Do's and Don'ts of Candle Buying (A Practical Guide)
Let’s be honest: Shopping for candles is a fairly thoughtless task. If we do spend more than 3 seconds mulling over whether to buy one candle over another, it’s mainly for scent reasons. But whether it was a taper that dripped all over the table or a pillar that burned so unevenly that you’d think it was placed at a 90 degree angle, we’ve all gotten ripped off in this department. And even if it’s a question of $5, it’s $5 more than we’d like to lose on a purchase.
It doesn’t have to be that way. These tried-and-true simple shopping tips will reliably guide you to a quality candle…at any price point.
- Go for soy. We never thought it made a difference (except in price tag) whether a candle was made of soy versus paraffin—until we found out that paraffin candles can emit toxic chemicals like toluene and benzene. Also, soy wax burns more evenly than paraffin candles. Soy candles have become more affordable over the years, but your options tend to be limited to jarred candles (since 100% soy wax is far softer than paraffin). We think that it’s okay to use a soy-blend, which will still burn cleaner (in every sense of the word) than pure paraffin.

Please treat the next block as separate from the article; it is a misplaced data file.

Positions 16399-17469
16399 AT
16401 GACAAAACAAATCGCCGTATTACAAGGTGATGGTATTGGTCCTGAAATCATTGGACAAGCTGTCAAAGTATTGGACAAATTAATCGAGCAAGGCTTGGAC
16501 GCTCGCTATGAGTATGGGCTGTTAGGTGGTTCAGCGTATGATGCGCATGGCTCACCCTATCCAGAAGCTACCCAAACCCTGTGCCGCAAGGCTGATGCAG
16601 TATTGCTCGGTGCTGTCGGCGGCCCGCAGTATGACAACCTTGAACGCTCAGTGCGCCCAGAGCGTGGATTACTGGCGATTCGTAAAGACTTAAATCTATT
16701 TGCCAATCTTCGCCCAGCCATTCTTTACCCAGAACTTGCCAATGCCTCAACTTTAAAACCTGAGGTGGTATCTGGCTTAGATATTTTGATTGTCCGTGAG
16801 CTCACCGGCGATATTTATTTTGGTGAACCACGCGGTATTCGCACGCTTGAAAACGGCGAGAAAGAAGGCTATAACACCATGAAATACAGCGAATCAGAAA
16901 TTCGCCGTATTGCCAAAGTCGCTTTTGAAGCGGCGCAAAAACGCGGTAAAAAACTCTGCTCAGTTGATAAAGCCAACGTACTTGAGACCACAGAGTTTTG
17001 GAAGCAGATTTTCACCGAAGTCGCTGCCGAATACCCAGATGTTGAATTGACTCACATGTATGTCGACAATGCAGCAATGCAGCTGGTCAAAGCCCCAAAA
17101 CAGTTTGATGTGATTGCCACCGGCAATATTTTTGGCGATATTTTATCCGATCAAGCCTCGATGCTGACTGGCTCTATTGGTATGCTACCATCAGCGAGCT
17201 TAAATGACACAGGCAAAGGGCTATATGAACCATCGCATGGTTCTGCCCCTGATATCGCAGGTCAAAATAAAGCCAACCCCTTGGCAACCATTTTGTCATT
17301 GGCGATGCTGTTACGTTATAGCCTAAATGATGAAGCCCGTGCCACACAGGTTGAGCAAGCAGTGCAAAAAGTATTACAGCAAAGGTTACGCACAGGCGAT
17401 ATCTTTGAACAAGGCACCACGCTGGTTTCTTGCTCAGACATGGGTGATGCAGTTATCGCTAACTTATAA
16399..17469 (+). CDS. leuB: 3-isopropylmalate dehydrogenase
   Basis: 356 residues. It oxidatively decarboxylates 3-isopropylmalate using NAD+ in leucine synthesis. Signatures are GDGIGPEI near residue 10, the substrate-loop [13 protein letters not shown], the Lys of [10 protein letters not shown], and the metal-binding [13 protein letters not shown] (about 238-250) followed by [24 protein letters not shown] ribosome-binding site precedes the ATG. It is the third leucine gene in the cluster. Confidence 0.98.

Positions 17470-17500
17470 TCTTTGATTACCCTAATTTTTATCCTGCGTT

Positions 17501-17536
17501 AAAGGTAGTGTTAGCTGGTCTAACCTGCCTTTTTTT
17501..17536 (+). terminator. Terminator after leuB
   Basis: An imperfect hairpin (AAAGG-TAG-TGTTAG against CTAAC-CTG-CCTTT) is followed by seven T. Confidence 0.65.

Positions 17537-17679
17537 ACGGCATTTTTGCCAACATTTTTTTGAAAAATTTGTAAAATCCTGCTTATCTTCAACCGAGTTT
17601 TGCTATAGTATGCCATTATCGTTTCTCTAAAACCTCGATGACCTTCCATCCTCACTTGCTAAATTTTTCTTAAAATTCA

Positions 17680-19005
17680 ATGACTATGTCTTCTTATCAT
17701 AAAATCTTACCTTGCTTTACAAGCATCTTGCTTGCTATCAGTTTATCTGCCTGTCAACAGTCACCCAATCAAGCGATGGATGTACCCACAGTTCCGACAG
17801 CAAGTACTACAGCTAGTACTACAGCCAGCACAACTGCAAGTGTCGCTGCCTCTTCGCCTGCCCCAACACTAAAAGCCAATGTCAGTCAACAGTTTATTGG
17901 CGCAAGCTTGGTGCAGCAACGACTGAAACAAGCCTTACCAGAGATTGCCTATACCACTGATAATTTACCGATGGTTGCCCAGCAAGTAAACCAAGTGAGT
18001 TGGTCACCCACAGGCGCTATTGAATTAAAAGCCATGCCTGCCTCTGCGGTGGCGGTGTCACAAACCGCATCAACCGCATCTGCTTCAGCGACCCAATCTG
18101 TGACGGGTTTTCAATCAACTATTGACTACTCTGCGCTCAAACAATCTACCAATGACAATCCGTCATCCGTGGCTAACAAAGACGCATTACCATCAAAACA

- Want a drip-free candle? Try beeswax. We’ve swapped our standard formal tapers years ago for beeswax ones and haven’t looked back since. Beeswax, on average, burns twice as slowly as paraffin wax. Plus, it doesn’t drip all over the place as the candle burns. The only downside is that it can smell a bit like honey.
- The wick matters. The highest-quality candles use a braided cotton wick, instead of the kind that have a wire woven into the wick. Cotton wicks burn evenly (and slowly), don’t require regular trimming and won’t smoke as much as a wiry wick.
- Don’t fall for old-timey jars. Apothecary-style jars (where the neck is smaller than the rest of the jar) tend to get sooty, since the thinner neck doesn’t allow air to circulate sufficiently around the wick.
- Avoid dark colors. A high pigment content can keep the wick from absorbing the wax, which feeds the flame. This increases the likelihood of drips.
Looking to add some more candles to your collection? Check out these great (editor tried-and-true) options...